Image Processing Reference

In-Depth Information

Figure 4.17:
Modeling the deformations of a main sail by minimizing an objective function under

constraint. The black circles in the leftmost image are targets that can be automatically detected and were

used to establish correspondences with the reference configuration. The algorithm can estimate the 3D

deformations at a rate of approximately 10 Hz on a standard PC.

Note that, in this formulation, the length constraints are again equality constraints. Consequently,

the balloon forces are no longer necessary and have been dropped. We will relax the constraints into

inequalities below. Solving the problem of Eq.
4.18
is equivalent to solving in the least-squares sense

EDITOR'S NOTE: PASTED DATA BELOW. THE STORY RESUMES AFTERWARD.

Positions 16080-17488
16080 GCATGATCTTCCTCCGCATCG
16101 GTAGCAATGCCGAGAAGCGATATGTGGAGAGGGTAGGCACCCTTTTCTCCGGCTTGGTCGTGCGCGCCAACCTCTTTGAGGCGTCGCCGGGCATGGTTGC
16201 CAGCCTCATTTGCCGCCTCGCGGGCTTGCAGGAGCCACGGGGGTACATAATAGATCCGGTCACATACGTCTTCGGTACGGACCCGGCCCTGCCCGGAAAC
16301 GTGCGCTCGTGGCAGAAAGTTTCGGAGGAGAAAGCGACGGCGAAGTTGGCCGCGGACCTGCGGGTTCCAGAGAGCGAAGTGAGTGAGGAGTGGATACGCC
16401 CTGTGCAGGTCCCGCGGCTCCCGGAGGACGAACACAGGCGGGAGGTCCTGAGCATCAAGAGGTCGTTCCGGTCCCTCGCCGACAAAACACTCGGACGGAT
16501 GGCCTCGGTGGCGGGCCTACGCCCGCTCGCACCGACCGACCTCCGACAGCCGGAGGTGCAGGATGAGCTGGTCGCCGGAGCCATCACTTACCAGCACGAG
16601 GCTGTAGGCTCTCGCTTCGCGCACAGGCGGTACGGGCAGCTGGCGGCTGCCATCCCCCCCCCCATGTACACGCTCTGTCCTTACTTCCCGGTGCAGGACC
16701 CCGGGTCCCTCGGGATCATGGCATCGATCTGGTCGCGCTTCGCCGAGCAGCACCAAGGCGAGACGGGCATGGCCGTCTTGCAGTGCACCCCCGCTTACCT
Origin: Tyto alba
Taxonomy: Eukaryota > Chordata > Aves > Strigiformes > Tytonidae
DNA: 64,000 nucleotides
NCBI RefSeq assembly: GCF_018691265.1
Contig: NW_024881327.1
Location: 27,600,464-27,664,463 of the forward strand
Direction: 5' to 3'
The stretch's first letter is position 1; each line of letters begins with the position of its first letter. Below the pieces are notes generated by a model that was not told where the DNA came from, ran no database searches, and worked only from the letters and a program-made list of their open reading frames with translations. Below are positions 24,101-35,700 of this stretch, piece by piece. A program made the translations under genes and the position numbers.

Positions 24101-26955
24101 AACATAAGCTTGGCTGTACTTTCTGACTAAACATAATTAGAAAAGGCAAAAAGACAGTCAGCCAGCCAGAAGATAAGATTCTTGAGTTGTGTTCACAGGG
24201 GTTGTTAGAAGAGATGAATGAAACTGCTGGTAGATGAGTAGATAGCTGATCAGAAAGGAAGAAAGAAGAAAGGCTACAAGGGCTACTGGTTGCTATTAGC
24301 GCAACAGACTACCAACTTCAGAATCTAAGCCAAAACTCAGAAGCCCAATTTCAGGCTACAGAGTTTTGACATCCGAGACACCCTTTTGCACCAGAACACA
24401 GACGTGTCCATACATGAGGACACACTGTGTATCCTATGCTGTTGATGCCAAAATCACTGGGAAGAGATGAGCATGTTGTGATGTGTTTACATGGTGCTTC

=

subject to
e
(
x
)
=

M
x

b

0
,

(4.19)

where
M
=[

;
]

is the matrix obtained by stacking up the lines of
M
and those of
,
b
=

M

[

, and
e
(
x
)
is the vector of deviations from the desired lengths. Its components are terms

of the form

0

;−

x
o
]

.

Assuming the mesh contains
N
v
vertices and
N
e
edges, this constrained optimization problem

involves
n
=

v
k
−

v
j
−
l
j,k
, one for each edge in

E

3
N
v
variables and
m
=
N
e
edge length constraints, with
m<n
in all practical cases.

It can therefore be solved very effectively using an iterative algorithm inspired by inverse kinematics

approaches to solving underconstrained problems
Baerlocher and Boulic
[
2004
]. At each iteration,

given the current state
x
, the computation goes through the two following steps:

1. Project the
n
-dimensional
x
onto the space of constraints by finding
d
x
such that

e
(
x

+
d
x
)
=
0
.

(4.20)

By doing a first-order Taylor approximation of the previous equation, we can write this pro-

jection as

A
†
e
(
x
)
+
(
I

A
†
A
)β ,

A
d
x

=−

e
(
x
)
⇒
d
x

=−

−

(4.21)

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